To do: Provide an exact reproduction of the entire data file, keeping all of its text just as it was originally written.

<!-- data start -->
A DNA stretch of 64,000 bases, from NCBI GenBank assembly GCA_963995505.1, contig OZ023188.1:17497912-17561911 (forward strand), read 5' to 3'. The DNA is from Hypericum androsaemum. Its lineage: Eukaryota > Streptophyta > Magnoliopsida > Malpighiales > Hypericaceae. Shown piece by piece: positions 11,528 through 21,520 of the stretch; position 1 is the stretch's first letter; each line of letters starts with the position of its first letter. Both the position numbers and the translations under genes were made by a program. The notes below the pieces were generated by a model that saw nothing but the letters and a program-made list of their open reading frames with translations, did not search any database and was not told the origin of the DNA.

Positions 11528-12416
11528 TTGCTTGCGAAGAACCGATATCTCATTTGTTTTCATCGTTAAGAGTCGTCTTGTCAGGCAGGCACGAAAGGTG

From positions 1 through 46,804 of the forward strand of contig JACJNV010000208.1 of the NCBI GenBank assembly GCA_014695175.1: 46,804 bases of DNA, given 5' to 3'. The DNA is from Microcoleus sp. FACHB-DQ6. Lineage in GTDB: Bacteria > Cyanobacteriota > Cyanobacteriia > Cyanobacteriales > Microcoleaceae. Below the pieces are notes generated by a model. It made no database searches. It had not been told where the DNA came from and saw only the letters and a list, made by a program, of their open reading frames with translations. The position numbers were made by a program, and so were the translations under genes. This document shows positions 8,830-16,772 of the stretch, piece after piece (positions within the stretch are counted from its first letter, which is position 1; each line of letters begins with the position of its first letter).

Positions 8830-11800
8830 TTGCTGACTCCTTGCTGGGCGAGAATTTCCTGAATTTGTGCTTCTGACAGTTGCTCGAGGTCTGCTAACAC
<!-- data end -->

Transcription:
A DNA stretch of 64,000 bases, from NCBI GenBank assembly GCA_963995505.1, contig OZ023188.1:17497912-17561911 (forward strand), read 5' to 3'. The DNA is from Hypericum androsaemum. Its lineage: Eukaryota > Streptophyta > Magnoliopsida > Malpighiales > Hypericaceae. Shown piece by piece: positions 11,528 through 21,520 of the stretch; position 1 is the stretch's first letter; each line of letters starts with the position of its first letter. Both the position numbers and the translations under genes were made by a program. The notes below the pieces were generated by a model that saw nothing but the letters and a program-made list of their open reading frames with translations, did not search any database and was not told the origin of the DNA.

Positions 11528-12416
11528 TTGCTTGCGAAGAACCGATATCTCATTTGTTTTCATCGTTAAGAGTCGTCTTGTCAGGCAGGCACGAAAGGTG

From positions 1 through 46,804 of the forward strand of contig JACJNV010000208.1 of the NCBI GenBank assembly GCA_014695175.1: 46,804 bases of DNA, given 5' to 3'. The DNA is from Microcoleus sp. FACHB-DQ6. Lineage in GTDB: Bacteria > Cyanobacteriota > Cyanobacteriia > Cyanobacteriales > Microcoleaceae. Below the pieces are notes generated by a model. It made no database searches. It had not been told where the DNA came from and saw only the letters and a list, made by a program, of their open reading frames with translations. The position numbers were made by a program, and so were the translations under genes. This document shows positions 8,830-16,772 of the stretch, piece after piece (positions within the stretch are counted from its first letter, which is position 1; each line of letters begins with the position of its first letter).

Positions 8830-11800
8830 TTGCTGACTCCTTGCTGGGCGAGAATTTCCTGAATTTGTGCTTCTGACAGTTGCTCGAGGTCTGCTAACAC